Charles Mark was born in 1923 in Prague, the capital of Czechoslovakia, since 1993 known in its western part as the Czech Republic, and in its eastern part as the Slovak Republic. His interest in foreign languages began at an 8-year secondary academic educational institution, known as the “gymnasium” where, besides a full range of humanistic and scientific subjects, he studied Czech, German, Latin and French. He passed the maturity exam, that is, the final, baccalaureate-type examinations (written and oral) with distinction in 1942. Besides that, he studied at a one-year school of business administration, economics and foreign languages – including besides German and French also English and Spanish, both of which he had previously studied independently.
As a national of a country occupied by German armies during World War II, he was subject to conscription for labor duty, which he performed in a factory in Vienna. There he realized the practical usefulness of languages, being able to communicate in a labor camp with young men from France, Poland, Ukraine, Yugoslavia and Greece (all occupied countries during Hitler’s military campaign) and perfected his German and French to a remarkable fluency. His second most important experience was the war itself. Under heavy bombardment by allied airforces, especially American, and with Soviet troops approaching from the East, he saved himself at the end of 1944 by fleeing from Vienna to Prague and hiding from the authorities until the end of the war. His personal experience with the misfortunes of others, suffering war injuries and death, gave him an unquestioned pacifist orientation for the rest of his life. The war against the Nazis he considered the last “justifiable” war. At the Charles University of Prague, he studied philosophy, English, linguistics and especially sociology and anthropology, receiving his PhD in Sociology in 1949. He taught at a secondary school near the western borders of Czechoslovakia, which he crossed illegally in May 1950, viewing communism as an interesting but militaristic social experiment, in which, due to his highly individualistic nature, he had no desire to participate. He wanted to have his road open to the “world.”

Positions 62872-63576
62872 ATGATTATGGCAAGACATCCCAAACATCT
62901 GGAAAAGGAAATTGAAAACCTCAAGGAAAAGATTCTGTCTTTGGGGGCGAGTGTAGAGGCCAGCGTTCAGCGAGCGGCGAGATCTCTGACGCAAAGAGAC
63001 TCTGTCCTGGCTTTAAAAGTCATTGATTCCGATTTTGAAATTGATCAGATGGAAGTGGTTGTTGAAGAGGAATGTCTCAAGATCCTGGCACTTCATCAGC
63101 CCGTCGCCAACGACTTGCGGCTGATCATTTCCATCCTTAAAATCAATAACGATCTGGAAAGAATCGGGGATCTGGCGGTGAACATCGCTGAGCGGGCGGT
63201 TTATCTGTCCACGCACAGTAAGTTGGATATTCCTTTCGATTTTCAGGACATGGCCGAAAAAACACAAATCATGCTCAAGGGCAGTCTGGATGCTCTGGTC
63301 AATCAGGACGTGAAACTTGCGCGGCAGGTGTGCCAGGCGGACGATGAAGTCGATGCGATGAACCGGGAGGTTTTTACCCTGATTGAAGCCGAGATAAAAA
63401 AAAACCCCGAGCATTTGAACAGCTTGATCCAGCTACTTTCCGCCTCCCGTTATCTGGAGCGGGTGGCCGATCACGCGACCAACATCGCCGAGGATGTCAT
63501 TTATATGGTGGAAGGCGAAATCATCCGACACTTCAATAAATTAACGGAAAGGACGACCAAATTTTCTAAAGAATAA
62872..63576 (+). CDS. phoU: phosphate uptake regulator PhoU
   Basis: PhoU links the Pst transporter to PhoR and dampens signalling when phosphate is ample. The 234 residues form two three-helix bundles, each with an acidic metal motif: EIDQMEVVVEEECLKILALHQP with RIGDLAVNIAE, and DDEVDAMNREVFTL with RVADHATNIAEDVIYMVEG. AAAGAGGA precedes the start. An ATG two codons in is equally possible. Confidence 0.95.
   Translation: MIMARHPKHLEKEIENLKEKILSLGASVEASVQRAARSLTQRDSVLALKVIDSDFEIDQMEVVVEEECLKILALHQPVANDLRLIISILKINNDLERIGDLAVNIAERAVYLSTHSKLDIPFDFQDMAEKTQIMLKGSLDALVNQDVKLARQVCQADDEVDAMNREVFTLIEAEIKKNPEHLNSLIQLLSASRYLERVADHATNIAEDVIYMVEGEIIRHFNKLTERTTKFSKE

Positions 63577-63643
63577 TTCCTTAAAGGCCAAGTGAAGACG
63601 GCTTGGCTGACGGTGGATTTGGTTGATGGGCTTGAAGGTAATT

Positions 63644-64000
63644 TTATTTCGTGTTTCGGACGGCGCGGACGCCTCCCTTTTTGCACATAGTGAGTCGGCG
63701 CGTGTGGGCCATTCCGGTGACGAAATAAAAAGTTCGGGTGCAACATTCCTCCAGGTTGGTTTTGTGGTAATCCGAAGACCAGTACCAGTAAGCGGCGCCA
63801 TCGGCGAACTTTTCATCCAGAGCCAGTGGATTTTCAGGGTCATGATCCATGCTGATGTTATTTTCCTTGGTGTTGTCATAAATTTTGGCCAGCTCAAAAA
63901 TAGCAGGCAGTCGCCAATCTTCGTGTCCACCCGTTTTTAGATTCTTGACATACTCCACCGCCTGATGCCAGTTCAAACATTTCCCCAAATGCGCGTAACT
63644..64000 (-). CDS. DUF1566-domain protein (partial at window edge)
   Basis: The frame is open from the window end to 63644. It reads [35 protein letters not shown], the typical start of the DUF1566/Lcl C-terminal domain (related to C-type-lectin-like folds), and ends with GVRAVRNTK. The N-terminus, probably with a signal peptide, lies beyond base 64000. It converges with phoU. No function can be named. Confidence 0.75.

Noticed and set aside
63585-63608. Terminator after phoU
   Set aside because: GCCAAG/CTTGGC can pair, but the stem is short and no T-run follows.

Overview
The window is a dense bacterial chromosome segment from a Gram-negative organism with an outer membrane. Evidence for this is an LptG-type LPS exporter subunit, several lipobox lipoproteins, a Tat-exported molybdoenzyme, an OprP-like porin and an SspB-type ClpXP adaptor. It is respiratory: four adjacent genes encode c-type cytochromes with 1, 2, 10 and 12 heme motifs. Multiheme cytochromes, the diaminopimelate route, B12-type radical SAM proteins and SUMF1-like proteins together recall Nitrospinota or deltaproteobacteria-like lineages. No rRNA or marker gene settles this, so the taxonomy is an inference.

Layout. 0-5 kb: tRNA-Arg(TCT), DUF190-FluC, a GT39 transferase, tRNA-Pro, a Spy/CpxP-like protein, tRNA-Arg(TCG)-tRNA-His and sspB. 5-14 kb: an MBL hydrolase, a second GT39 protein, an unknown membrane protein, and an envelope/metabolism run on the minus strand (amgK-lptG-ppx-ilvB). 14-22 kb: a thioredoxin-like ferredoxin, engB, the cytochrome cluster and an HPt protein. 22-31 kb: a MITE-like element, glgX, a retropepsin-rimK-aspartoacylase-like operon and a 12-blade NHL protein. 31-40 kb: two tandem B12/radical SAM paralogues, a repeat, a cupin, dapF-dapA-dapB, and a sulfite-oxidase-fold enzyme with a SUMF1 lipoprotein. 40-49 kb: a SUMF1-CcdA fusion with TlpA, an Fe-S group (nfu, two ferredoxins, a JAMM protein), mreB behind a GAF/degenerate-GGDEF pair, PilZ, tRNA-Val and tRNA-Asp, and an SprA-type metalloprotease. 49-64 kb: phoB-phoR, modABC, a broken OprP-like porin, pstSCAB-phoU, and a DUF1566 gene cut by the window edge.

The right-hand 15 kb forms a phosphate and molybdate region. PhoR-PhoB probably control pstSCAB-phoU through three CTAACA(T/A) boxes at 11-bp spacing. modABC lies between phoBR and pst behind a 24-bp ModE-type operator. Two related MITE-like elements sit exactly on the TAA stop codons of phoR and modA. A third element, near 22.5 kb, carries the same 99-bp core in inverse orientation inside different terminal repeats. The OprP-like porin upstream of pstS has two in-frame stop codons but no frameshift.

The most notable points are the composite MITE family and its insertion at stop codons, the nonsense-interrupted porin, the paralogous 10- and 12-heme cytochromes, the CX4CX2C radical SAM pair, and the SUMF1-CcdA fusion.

His “opening to the world” ended rather unexpectedly in about 10 days in jail, to which he was sentenced by an American military court for illegal crossing of the border of the American Zone of Germany without a visa (impossible to obtain in a communist country). The judge explained that he “sympathized” with the refugees from communism but an illegal act could not go unpunished. Other refugees, unless they saved theyselves by illegally crossing Germany to France, shared the same fate. As a D.P. (displaced person) Charles Mark worked in the American Zone of Germany in the IRO (International Refuee Organization, HQ in Switzerland) as an interpreter, translator, orientation and placement officer, after registering for immigration to the United States with the prospect of a 5-year waiting period. He waited out this period by emigrating to New Zealand, working first in the administration of the University of Otago in Dunedin, where he met his future wife, and then for several years teaching in secondary schools, since sociology in New Zealand universities did not exist at that time.
He arrived eventully with his family in the United States on October 6, 1954. He taught French, German, social studies and human geography in Long Island high schools, and also comparative education to his fellow teachers as in-service courses. He was tenured at Amityville high school. In the 1960’s he taught sociology at SUNY Oswego, Queens College, Dowling College and Rider University, and in 1970 was appointed to a permanent position at North Adams State College, now known as Massachusetts College of Liberal Arts (MCLA), serving as chairman of a new sociology-anthropology department. There over a period of 16 years he taught third world sociology, besides theory, ethnic relations and demography. During this period he visited most of the third world countries in Asia, Africa and South America (often during unpaid leaves of absence), with special interest in India and China. He retired as a professor emeritus in 1986. In the 1990’s he taught courses in American sociology and in Research Methods in developing countries during the fall semesters at Charles University in Prague, and during the spring semesters offered courses in Czech and Czech society and culture in the Slavic Department of the University of Massachusetts, before introducing Czech to the Five College Center for World Languages.
Among his publications are books entitled Research Studies in Comparative Sociology (1973) and Sociology of America (1976), an article in a sociological encyclopedia (Prague 1996) and many articles, book reviews and notes in journals in Prague and the United States. His biographical sketches in fictional form can be found in Vacha Masu’s Two Pussycats, a Fable of Our Time and Love and Fantasy in the Cuckoo Islands, two novels that were also translated and published in Czech and Chinese.